Semantic Categories

A lexeme is a lexical unit, usually a word, that has semantic meaning.

Conceptual/Denotative meaning is the literal meaning of a lexeme. These meanings might be easily definable or not, especially when compared with similar lexemes. One would expect to see conceptual meaning represented in a dictionary.

For example, the conceptual meaning of the lexeme widow is woman who’s husband has died.

Connotative meaning is the notion(s) evoked by a lexeme, but not inherent to that lexeme. These meanings vary between various individuals and groups.

For example, the connotative meaning of the lexeme woman may range from positive to negative. A second-wave feminist may associate connotations of strength and resilience with woman, whereas an abrahamic religious conservative may associate connotations of weakness and delicacy with woman.

Social meaning is the social circumstances of an utterance and of the speaker. This includes lexemes that have different conceptual meanings between different speaking groups, lexemes that have the same conceptual meaning but are exclusive to different speaking groups, and lexemes that have the same conceptual meaning in use by the same speaking group but have differing uses.

For example, many dialects of English utilise different lexemes for open footwear. Thongs, sandals, jandals, flip flops, etc. Some of these lexemes may be indicative of other conceptual meanings (<sandals> has a different meaning to <thongs> in Australian English, but in dialects where <thongs> is absent, the same type of footwear may be prototypical of <sandals>), but broadly speaking these terms indicate where a speaker is from or a socio-geographic speaking group that the speaker is evoking.

For another example, the lexemes residence, abode, domicile, home, and place all have the same conceptual meaning in the context of belonging to a person (i.e. place only has this meaning in my/your/our/her/his/their place). The use of these different lexemes evoke different social contexts, ranging in formality. This may be accurate to the actual social context of the speaker and listener(s), but may be used incorrectly for humour or to assert formality.

Affective meaning is the emotion conveyed by a statement. This is also context-dependant. This includes lexemes that have a different emotive or affective significance in the context, as well as lexemes used specifically to modulate the affective meaning of a statement. Affective meaning can also be encoded purely in intonation.

For example of the former, the word home to a soldier on campaign has an emotive/affective significance absent from domestic life.

For example of the latter, modifying expletives are often employed to express the emotional state of the speaker respective of the lexeme that the expletive modifies. e.g. “Shut the bloody door” expresses an emotive focus on the state of the door in a way that “Shut the door” does not.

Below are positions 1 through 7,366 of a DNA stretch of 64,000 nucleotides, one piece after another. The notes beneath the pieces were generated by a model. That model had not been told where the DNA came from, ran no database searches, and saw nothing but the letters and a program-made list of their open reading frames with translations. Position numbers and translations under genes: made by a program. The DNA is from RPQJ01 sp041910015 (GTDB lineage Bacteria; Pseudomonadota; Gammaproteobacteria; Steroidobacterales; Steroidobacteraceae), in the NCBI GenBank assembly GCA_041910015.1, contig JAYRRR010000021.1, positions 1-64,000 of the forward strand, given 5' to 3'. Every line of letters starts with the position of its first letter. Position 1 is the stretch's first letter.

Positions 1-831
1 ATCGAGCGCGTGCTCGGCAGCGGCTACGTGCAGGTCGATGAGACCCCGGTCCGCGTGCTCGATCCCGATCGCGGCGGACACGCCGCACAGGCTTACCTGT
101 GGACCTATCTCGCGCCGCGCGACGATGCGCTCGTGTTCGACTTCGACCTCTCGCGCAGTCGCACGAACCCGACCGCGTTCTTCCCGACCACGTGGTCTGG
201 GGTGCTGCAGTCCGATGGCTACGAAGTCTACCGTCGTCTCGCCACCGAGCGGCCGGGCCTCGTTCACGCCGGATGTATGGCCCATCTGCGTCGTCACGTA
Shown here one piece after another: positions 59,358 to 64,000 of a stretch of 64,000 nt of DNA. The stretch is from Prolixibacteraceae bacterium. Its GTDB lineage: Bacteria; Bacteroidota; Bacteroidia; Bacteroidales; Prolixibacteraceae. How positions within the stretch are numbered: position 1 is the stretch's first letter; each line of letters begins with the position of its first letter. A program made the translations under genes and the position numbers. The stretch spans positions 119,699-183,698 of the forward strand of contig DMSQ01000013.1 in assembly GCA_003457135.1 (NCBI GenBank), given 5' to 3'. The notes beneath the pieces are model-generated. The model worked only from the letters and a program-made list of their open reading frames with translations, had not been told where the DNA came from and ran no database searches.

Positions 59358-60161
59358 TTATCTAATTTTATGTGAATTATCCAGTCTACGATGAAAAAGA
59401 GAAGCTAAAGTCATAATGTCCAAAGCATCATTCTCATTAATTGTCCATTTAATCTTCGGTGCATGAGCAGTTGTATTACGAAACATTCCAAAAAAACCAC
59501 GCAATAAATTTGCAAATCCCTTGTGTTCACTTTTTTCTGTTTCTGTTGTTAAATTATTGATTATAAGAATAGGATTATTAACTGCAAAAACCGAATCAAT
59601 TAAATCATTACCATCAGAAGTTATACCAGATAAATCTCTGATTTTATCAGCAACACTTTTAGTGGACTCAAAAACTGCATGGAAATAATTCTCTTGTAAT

Reflected meaning is the evocation of one conceptual meaning from the obvious intended use of another for the same lexeme. This can be innocuous or can even significantly affect word choices and create taboos around words.

For an innocuous example, the lexeme dear has both the conceptual meaning of being expensive, as well as being precious. Both of these have a core theme of valuation, but one is socio-economic and other is personal. However, in a particular context where a speaker says this book is quite dear, the intentional meaning may be abundantly clear, but the utterance will just as likely evoke both conceptual meanings.

For a more taboo example, we need only look at innuendos. Erection has the conceptual meaning of causing a structure to be brought high and made solid, but through innuendo has developed a reflected meaning relating to an anatomical state during sexual excitement.

Collocational meaning is the meaning derived from other ideas typically found with a lexeme. This may include the conceptual meaning of lexemes found in collocations (such as the clarity of crystals, as in crystal clear despite many crystals being opaque), or meanings categorically associated with a lexeme.

For an example of the latter, pretty and handsome have the same conceptual meaning, but vary in their application due to their use with stereotypically feminine and masculine concepts.

Thematic meaning is the focus and emphasis produced by the ordering of words.

A classic example of this is the use of grammatical voice to foreground the undergoer of an argument or background the actor. e.g. Thor drank the coffee is a statement focusing on Ivan, the actor, whereas “The coffee was drunk by Thor” is a statement focusing on the mead, the undergoer. This is evident by testing the grammaticality of removing the actor (i.e. *”drank the coffee” vs “The coffee was drunk”), but the point is that the focus is at the front of the utterance.

However, this same thematic positioning can be found in non-passive constructions, such as “I like this drink. Another!” vs “This drink, I like it. Another!”

Connotational meaning, social meaning, affective meaning, reflected meaning, collocational meaning, and thematic meaning are all categorised in Geoffery Leech‘s Semantics (1974, 1981) as aspects of associative meaning. This has continued forward into modern teachings of semantics.

Content largely derived from University of Newcastle’s LING3310 Language and Meaning

Feature Image by Volodymyr Hryshchenko on Unsplash

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